Your Mediterranean dream

An untouched coastline of crystal clear water, over ten thousand islands and islets with countless beaches and hidden bays, among the most beautiful in Europe and the world, a rich cultural and historical UNESCO World Heritage Site, the breath-taking landscapes…

Croatia offers countless outdoor activities, allowing you to enjoy the magnificent countryside. The strings of islands along the jagged coastline provide a paradise for boating, swimming in the pure Adriatic Sea, kayaking and diving. And those who prefer to stay on land can relax by trekking in the beautiful parks of Risnjak and Paklenica, while climbing enthusiasts can enjoy the Paklenica National Park. You can also enjoy the pleasures of windsurfing in Brač, rafting on the Cetina, cycling or just lounging around in cafes and on terraces, quietly chatting and absorbing the delightful ambience. When you have had your fill of fresh air, you can try the delicious food and top quality ingredients: olive oil, truffles, seafood and smoked ham, not forgetting a glass of Prošek, a traditional sweet wine.


Zagreb, the capital of Croatia, ranks among the oldest cities in Central Europe and is situated on the slopes of Medvednica Hill to the north and the floodplain of the Sava River to the south. 

The city with a tradition of almost one thousand years lives a rich cultural life, with numerous theatres, concert halls, museums and art galleries and will satisfy any cultural and art enthusiast. It is also a big centre of congress tourism, events, and trade fairs not only in Croatia but also in this part of Europe.
Zagreb is made for strolling, a city of a million inhabitants offers pleasant walks in a city full of romantic cobblestone streets, parks and pedestrian zones. City’s vibrant street life is best enjoyed by visiting one of  many charming cafes. You can make stops in numerous shops, boutiques and shops on the way. Events in Zagreb bring music, markets and food stalls to the squares and parks all year round.
The historical part of the city to the north of Ban Jelačić Square is definitely a tourist hot-spot, it is composed of the Gornji Grad and Kaptol, a medieval urban complex of churches, palaces, museums, galleries and government buildings.


Split is Croatia’s second-largest city. It lies on the eastern shore of the Adriatic Sea and is spread over a central peninsula and its surroundings.

In addition to Roman ruins and medieval churches, Byzantines, Croatian kings, Venetians, Austrians and Italians planted their flag on this city and left their mark. It’s a popular tourist destination, most famous for Diocletian’s Palace, a World Heritage Site. Just outside the Palace’s walls is Split’s seaside promenade, Riva, a prime people-watching spot. Medieval Split is definitely worth visiting and just a walk away from the palace. Climb up the narrow streets up to Marjan hill for an amazing view over the city. The sea water around Split is clear and sparkling, inviting you to visit it’s beautiful beaches, spread several kilometres east and west of town. Film, music, theatre, festivals, make Split interesting also for culture enthusiasts throughout the year. Whether it’s for culture, beaches, cuisine… there are so many things to do, including day trips, world-class nightlife and restaurants that it’s impossible to be bored.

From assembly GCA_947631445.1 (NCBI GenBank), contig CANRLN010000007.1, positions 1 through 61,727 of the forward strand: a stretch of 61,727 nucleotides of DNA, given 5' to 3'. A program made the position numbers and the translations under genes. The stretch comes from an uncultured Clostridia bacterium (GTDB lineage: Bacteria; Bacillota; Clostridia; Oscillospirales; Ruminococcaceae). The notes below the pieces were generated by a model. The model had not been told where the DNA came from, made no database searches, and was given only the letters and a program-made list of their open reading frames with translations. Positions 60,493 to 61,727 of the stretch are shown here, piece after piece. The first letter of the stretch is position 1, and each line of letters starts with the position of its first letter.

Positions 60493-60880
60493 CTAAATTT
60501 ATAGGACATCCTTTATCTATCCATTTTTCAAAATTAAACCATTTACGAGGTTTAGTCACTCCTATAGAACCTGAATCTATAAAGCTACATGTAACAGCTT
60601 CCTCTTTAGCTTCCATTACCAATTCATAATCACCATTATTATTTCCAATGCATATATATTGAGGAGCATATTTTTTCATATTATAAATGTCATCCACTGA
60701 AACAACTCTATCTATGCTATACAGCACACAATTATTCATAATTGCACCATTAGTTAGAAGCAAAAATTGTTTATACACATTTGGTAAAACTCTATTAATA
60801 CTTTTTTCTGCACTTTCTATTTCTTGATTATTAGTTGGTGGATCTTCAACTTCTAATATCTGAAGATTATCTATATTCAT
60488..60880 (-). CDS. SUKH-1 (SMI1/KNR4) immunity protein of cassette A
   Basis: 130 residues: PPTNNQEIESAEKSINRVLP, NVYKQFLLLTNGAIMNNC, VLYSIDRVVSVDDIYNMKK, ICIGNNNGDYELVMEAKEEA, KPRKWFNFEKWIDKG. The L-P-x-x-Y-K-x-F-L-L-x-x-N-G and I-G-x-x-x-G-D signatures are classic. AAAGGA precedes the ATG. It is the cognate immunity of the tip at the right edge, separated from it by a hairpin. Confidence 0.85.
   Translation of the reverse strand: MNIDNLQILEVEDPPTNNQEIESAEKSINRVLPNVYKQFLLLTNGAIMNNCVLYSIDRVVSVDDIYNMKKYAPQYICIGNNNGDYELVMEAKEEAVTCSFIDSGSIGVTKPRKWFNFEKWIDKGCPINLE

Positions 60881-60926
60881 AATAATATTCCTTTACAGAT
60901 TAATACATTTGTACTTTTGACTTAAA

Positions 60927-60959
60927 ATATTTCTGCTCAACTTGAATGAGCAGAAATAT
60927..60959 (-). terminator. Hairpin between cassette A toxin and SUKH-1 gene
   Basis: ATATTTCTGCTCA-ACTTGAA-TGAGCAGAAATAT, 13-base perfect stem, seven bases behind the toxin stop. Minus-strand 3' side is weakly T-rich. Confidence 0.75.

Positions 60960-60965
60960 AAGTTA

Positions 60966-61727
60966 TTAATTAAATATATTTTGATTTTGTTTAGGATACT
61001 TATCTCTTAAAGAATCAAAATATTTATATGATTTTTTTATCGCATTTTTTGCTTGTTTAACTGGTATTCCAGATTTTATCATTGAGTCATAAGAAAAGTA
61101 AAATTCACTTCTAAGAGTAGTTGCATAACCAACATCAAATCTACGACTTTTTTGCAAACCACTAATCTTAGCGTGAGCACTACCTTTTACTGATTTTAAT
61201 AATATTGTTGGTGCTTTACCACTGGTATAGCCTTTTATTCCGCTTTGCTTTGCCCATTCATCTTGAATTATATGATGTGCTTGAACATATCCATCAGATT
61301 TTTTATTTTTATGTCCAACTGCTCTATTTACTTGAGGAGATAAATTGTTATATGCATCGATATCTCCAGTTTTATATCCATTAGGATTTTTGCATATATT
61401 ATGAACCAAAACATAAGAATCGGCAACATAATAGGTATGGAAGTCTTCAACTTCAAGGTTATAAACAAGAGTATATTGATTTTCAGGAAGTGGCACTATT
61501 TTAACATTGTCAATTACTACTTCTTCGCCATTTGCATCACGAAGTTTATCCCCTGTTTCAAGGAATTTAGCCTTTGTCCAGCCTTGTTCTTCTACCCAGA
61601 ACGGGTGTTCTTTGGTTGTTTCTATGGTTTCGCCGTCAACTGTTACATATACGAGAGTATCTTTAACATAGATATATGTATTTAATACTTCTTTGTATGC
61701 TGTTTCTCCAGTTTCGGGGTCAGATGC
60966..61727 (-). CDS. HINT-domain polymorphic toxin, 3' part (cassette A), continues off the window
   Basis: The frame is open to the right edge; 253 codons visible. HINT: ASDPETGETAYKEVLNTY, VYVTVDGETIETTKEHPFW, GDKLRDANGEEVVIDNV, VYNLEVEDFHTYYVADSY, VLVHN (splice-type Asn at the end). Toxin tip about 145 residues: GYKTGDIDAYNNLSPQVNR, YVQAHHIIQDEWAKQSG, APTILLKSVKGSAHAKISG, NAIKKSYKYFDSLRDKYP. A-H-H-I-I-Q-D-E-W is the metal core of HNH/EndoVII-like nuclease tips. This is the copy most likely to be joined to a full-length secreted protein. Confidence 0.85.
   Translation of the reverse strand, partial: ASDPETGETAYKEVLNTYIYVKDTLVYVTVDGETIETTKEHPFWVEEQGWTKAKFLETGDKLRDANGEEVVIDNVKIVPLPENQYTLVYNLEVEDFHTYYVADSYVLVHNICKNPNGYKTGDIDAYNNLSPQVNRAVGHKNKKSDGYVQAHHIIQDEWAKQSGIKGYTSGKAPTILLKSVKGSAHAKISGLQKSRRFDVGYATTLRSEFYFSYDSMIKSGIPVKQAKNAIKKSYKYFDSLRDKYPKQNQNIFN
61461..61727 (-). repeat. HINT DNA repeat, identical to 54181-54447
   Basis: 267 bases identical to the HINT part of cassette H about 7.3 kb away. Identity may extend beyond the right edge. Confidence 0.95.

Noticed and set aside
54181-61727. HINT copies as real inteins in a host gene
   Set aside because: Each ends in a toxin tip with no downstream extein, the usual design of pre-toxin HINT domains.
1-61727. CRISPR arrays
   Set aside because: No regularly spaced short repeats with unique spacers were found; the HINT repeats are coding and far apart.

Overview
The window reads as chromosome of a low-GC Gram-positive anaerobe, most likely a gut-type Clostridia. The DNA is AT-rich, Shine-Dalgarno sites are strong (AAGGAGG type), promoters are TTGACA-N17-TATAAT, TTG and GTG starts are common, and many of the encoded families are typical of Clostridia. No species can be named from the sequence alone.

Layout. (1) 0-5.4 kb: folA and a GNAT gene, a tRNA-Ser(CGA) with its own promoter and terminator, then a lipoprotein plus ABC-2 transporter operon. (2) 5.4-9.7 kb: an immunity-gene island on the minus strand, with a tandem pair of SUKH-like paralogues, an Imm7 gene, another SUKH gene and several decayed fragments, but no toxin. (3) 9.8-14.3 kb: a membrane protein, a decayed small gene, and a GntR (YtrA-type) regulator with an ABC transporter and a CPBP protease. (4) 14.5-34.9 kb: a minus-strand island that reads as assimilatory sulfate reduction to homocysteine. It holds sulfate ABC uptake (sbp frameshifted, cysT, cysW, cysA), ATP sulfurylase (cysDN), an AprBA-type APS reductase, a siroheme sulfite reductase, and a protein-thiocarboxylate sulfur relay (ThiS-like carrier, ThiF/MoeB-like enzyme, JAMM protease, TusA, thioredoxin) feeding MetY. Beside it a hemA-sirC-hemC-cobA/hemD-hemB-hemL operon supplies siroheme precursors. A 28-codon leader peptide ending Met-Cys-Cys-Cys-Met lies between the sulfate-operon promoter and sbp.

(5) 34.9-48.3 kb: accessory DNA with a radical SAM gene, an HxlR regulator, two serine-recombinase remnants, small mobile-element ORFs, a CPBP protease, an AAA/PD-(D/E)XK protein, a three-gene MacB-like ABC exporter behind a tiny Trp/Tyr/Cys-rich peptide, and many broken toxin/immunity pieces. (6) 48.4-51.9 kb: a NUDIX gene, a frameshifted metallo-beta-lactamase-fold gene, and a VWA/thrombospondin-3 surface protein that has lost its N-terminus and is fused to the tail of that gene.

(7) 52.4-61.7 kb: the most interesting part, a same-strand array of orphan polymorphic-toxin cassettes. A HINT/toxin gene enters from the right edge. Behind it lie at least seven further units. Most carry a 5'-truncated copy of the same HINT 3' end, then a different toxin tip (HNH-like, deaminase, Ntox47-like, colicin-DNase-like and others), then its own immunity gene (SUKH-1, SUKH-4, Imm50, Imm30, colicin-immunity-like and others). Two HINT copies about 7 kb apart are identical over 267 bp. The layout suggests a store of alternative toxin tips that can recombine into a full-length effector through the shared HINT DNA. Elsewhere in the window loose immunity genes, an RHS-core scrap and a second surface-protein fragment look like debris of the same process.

With a chain of 16 terraced lakes (12 upper and 4 lower lakes), spectacular waterfalls and a limestone canyon, Plitvice Lakes National Park is a world famous 300 km2 forest reserve in central Croatia.

The lakes have been internationally recognised and on the UNESCO World Heritage List since 1979. Wooden walkways and hiking trails, around and across the water put visitors right in the middle of this picturesque landscape, making them one with nature. The park is primarily covered in forest vegetation, with smaller areas under grasslands and is beautiful in every season.


Dubrovnik is one of the world’s most magnificent walled cities, located in southern Croatia and overlooking the Adriatic sea. 

It’s mostly famous for its distinctive Old Town and massive stone walls from the 16th century. Its buildings range from baroque St. Blaise Church and Renaissance Sponza Palace to Gothic Rector’s Palace. The beautiful pedestrianized Stradun is paved with limestone and lined with shops and restaurants. Beyond its walls, wine bars, seafood restaurants and luxury hotels invite visitors from all over the world. For a better view, climb up and walk around the spectacular city walls. Even better, take the cable car up to Mt Srđ for a great panoramic photo opportunity and then visit the nearby beach to enjoy a good swim in the azure sea.

Read More